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Naga ed-Deir is a modern town and the site of an ancient Egyptian necropolis on the east bank of the Nile in Upper Egypt. It is located just opposite of the modern city of Girga, which is believed to be the site of ancient Thinis. It may therefore have served as the Thinite necropolis. Tombs from almost all eras of ancient Egypt have been found here. The majority of the graves range in date from the Predynastic to the First Intermediate Period. The graves from the Old Kingdom period in particular offer an overview of the burial rites of this period that has hardly been found anywhere else.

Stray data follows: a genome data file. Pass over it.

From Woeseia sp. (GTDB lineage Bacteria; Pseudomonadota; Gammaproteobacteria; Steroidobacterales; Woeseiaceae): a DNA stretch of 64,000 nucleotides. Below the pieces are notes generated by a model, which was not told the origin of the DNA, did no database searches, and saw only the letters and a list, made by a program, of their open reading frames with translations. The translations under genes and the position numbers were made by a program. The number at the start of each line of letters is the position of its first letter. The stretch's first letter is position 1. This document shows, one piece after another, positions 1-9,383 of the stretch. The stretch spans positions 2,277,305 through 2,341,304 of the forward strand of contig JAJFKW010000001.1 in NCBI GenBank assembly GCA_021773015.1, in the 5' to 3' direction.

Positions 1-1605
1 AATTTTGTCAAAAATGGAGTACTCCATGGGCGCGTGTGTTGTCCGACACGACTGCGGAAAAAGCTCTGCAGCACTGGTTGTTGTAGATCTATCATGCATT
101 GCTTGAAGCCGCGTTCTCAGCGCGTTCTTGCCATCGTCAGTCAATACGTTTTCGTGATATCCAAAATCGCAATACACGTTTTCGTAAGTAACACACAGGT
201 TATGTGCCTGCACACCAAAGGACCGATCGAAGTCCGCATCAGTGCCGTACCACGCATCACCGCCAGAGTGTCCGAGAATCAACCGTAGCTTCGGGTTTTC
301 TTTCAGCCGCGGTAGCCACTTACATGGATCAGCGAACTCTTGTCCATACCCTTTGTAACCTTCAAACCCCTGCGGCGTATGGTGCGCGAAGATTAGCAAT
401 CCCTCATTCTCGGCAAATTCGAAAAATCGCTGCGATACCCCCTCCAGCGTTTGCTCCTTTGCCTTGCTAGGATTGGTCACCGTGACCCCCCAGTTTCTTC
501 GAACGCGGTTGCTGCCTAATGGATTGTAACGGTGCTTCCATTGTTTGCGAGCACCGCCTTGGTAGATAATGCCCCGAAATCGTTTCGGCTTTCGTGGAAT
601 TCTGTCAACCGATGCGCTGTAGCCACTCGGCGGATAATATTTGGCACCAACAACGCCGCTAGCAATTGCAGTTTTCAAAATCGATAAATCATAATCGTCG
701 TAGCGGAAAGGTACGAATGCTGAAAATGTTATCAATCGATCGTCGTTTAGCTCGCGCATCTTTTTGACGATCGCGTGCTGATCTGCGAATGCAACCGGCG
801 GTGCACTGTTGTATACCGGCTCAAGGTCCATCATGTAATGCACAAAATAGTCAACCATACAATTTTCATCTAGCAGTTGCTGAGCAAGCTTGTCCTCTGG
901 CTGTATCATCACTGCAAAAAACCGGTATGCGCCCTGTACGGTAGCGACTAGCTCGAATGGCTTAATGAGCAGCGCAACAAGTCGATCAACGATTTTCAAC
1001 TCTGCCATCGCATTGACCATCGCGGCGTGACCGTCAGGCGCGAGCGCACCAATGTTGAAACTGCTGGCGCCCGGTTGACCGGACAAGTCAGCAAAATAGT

The larger mastabas are attributed to local officials, while small graves with few or no grave goods can be attributed to the lower classes of the population. The dead were buried in rectangular pits, usually as squat corpses. Several excavation campaigns were carried out from 1901 to 1924 under the direction of George Andrew Reisner.

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